Borodin's musical interests were stimulated by his meeting in 1859 with Mussorgsky, who had resigned his commission in order to devote more of his time to music and still further by a period spent in Germany and other countries in Western Europe, where he had opportunity to enjoy wider musical experience. It was in Heidelberg in 1861 that he met his future wife, a gifted pianist. On his return in 1862 to St Petersburg, where he assumed his expected position at the Academy of Physicians, lecturing in organic chemistry, he met Balakirev, who exercised a strong influence on him and convinced him of his musical vocation and of the form it should take as a fellow-disciple of Glinka.
Overture to Prince Igor was once said to have been written out from memory by Glazunov who had once heard Borodin play it through on the piano. According to his student Dmitry Shostakovich, Glazunov, in his cups, was later to admit that the overture was not written out from memory at all, but simply composed for Borodin, whose application to the task in hand had often been slight.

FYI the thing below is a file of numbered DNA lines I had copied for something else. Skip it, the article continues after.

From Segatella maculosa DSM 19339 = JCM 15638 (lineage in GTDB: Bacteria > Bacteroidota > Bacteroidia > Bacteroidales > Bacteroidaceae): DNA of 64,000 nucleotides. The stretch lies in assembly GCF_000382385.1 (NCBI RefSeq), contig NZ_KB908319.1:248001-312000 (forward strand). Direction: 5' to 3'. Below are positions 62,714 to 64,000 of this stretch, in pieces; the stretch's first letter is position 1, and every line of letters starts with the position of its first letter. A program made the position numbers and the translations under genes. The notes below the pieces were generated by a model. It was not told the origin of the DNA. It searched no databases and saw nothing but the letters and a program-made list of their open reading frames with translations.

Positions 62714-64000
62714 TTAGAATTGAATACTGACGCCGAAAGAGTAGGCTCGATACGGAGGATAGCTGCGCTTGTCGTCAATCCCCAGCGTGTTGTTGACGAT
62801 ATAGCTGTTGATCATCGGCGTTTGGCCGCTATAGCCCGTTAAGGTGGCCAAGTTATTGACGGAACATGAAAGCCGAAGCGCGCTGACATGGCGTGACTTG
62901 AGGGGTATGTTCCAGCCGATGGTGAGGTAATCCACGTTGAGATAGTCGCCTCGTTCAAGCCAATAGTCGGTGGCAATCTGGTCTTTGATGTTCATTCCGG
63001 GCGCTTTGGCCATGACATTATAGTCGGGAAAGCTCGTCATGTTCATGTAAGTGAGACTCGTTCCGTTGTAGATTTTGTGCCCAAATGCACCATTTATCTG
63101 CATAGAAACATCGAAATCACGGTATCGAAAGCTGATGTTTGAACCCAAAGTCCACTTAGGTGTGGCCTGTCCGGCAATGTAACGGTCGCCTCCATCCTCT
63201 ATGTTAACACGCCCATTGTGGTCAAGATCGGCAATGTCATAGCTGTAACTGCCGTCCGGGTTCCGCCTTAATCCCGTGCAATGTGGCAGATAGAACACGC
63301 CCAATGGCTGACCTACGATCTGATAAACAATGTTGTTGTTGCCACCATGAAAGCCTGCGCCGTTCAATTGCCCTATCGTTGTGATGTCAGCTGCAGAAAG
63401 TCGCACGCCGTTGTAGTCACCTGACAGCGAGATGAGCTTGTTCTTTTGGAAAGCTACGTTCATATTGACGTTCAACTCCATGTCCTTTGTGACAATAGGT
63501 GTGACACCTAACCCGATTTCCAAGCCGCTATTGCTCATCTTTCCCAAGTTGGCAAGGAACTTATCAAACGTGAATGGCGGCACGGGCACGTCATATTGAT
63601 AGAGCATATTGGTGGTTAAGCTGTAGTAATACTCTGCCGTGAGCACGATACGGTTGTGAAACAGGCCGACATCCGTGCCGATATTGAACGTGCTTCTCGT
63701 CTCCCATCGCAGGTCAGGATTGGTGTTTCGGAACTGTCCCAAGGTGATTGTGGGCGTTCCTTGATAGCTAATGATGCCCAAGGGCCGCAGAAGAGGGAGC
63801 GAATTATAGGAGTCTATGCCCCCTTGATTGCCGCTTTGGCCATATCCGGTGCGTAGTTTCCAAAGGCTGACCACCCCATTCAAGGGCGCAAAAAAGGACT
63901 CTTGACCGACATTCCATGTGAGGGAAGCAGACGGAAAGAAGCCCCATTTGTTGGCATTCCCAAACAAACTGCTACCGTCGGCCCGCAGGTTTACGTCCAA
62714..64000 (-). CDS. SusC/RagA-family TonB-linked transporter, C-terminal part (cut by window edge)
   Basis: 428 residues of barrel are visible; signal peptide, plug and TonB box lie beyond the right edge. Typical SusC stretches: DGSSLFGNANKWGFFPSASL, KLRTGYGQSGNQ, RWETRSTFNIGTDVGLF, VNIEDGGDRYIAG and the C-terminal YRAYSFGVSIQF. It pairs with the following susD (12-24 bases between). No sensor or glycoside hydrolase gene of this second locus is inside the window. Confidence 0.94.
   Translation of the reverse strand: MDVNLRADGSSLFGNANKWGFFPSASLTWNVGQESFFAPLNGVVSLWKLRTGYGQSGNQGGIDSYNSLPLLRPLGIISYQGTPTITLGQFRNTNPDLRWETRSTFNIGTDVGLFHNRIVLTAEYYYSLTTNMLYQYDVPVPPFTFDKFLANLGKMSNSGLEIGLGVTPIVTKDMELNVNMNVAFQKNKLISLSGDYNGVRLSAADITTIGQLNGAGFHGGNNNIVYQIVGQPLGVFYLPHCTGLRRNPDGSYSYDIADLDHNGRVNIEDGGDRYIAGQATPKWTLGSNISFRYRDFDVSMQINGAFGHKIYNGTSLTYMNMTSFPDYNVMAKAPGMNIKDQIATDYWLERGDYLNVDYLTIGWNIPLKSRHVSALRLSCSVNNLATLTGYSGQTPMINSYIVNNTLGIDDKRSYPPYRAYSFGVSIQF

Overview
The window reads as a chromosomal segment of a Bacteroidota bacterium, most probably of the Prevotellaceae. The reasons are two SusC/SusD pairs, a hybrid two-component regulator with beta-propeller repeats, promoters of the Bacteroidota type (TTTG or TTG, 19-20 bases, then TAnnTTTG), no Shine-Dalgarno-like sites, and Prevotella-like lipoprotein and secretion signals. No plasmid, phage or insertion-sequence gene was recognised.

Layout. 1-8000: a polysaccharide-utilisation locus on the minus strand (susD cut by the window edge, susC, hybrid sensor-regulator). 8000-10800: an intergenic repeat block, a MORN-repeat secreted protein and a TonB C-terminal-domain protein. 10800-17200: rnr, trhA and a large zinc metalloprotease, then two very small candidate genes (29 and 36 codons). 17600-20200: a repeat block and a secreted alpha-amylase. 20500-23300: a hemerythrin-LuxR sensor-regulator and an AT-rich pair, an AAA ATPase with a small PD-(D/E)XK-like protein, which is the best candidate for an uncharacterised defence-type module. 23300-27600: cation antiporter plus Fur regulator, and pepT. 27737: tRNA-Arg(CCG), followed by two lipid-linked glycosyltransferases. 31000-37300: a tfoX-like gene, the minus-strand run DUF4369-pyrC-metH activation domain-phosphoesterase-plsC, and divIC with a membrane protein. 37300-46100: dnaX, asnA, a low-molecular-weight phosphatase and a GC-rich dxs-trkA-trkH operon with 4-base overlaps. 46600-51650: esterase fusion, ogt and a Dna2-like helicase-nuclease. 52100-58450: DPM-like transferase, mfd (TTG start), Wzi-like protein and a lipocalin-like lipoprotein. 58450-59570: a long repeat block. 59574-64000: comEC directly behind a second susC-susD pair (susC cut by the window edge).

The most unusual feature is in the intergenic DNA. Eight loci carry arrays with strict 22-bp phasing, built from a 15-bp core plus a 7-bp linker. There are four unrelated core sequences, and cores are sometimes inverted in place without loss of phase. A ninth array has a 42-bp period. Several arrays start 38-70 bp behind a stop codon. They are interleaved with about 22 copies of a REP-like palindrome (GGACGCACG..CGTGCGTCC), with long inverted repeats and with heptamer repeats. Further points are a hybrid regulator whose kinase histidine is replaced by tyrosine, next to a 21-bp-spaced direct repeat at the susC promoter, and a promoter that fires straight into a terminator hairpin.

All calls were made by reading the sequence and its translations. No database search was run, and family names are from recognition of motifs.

The Polovtsian Dances make up a sequence of choral dances in the second act of the opera, where they provide entertainment for the Tartar Khan's prisoners, Prince Igor and his son. The opening dance was orchestrated by Rimsky-Korsakov and the remaining dances by the composer, all making use of rhythms of enormous vitality and melodic material that suggests vividly the scene in all its barbarous energy.